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Mobile Marketing for the Financial Services Sector [Infographic]

Since the mid 2000s, mobile marketing has been used by banks, insurance and pensions companies. In recent years mobile apps, mobile responsive websites and email have become important mobile channels.

Mobile Marketing for the Financial Services Sector [Infographic]

We’ve outlined below some of the potential ways that each of these mobile channels can be used within the financial sector to fulfill a range of marketing objectives. Each of these methods has been used successfully by Púca’s clients in the financial services sector (See infographic below).

It’s important to remember that each mobile channel has its own strengths, weaknesses and idiosyncrasies: one channel doesn’t ‘replace’ another. For example, SMS hasn’t been replaced by app push or email messaging but instead has been supplemented by these other mobile messaging channels, each of which can be used effectively to fulfill different objectives depending on the context.

Ultimately, the key overall benefits of reaching consumers on their mobile devices – immediacy, convenience and relevancy – can best be attained by combining all of these mobile channels into an integrated, multichannel mobile marketing approach.


SMS works great as a ‘one size fits all’ tool for both inbound and outbound marketing. The ubiquity of SMS across all handsets and the ease of sending an SMS (especially if it’s free to the customer) make it highly effective as a direct response mechanism. With consumers reporting a 98% open rate of SMS messages it can’t be beaten for capturing customers’ attention. That makes it work very well for alerts and reminders. In addition, SMS is effective at enhancing the security of online services which is obviously of paramount importance for most financial service offerings.

Mobile Email

A recent report found that 56% of emails are being opened on a mobile device so it’s important that financial services companies ensure their emails can be easily read and formatted correctly for smaller-screen mobile devices. Whilst email messages may not have the same ‘cut through’ as SMS (partly because of the sheer volumes of emails most people receive on a daily basis), its strengths are a greater ability to incorporate visual content and to provide more detailed information. For example email can be used to expand on information provided in an sms and include additional cross-selling links. A well timed email can always catch a customer’s eye, encouraging sales or better brand recognition.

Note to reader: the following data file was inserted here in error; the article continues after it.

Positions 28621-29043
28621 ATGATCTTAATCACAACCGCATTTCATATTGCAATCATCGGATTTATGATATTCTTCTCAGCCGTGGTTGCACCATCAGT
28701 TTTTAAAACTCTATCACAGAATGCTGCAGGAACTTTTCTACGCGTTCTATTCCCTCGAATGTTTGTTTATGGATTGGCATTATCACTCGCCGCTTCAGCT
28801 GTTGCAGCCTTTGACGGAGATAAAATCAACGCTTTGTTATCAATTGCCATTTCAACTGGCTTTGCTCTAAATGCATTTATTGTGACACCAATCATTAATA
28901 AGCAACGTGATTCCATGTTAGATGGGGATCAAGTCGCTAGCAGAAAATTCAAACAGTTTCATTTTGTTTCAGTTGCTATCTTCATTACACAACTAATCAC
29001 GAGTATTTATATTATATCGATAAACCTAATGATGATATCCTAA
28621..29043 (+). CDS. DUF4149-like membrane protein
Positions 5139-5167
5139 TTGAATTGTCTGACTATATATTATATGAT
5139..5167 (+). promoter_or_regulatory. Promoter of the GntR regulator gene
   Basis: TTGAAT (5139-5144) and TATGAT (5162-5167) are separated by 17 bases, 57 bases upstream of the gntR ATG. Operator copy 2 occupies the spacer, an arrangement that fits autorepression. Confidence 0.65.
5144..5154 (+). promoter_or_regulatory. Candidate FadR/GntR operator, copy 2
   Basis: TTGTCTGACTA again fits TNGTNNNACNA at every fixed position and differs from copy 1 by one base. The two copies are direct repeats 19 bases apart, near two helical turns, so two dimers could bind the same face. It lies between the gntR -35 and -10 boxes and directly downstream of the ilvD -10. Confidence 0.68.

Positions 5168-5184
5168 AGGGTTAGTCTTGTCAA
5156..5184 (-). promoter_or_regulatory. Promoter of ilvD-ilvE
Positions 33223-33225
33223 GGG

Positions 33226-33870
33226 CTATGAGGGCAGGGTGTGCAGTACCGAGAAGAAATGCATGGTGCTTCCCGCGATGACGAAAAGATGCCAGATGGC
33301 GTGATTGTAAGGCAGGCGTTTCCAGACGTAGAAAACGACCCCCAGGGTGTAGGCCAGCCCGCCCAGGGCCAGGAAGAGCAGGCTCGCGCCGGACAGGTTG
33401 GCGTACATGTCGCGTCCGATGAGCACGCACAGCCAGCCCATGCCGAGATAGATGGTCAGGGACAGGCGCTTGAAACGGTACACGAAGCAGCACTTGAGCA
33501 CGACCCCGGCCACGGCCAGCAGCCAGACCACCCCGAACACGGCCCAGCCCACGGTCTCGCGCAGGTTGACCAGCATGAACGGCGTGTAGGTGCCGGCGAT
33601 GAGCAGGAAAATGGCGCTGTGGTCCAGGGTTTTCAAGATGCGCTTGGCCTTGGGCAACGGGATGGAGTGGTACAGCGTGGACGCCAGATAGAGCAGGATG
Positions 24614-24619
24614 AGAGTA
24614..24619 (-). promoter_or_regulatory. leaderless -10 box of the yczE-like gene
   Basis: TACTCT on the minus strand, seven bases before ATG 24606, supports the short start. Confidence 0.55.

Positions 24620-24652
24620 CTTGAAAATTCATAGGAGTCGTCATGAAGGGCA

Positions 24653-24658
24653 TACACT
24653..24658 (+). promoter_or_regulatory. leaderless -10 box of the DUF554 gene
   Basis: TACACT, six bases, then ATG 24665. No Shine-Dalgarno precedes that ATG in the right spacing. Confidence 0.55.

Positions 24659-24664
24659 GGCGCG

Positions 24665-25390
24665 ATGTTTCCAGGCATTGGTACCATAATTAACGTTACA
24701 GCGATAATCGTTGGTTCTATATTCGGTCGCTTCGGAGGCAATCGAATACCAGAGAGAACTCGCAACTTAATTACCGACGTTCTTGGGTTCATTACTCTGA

Mobile Apps

Mobile Apps account for over 87% of time spent by Smartphone users on their phones
The key benefits of a mobile app are their speed compared to websites and their ease of access to phone features. As apps are downloaded and stored on the phone so users don’t have to wait for load times in poor connectivity areas. Apps can utilise all built in tools on the phone (GPS, Accelerometer, Camera etc) to make a truly unique and captivating experience. Apps work particularly well for utility-driven use-cases – for example calculators (for pensions, investment products and so on), insurance claims and of course mobile banking and account management. Staff working remotely can use apps on tablets or smartphones to showcase products and obtain information from customers without internet access. For example brokers selling pensions or investment products can use an iPad app to support the sales and sign-up process.

Mobile Websites

Mobile responsive websites are a great starting point for people to discover your services. Google’s multiscreen world report illustrates that consumers alternate between multiple devices with smartphones being the starting point for 59% of those ‘managing finances’ and for 65% of those ‘searching for info’. Moreover 80% of all internet users use a smartphone and would abandon a website that was not mobile optimised. Another consideration, on the 21st of April 2015 Google’s search algorithm changed in favour of mobile-optimised websites when used on smartphones. This will negatively affect the SEO rankings of non-optimised sites. (By the way, if you’re not sure how your site stacks up on mobile, take the Google Mobile Friendly Test).

More information

If you’d like to find out more about some of the examples we’ve listed or to just to talk about mobile marketing generally, please feel free to get in touch!

(Click Infographic to enlarge)

Mobile marketing for the financial services sector

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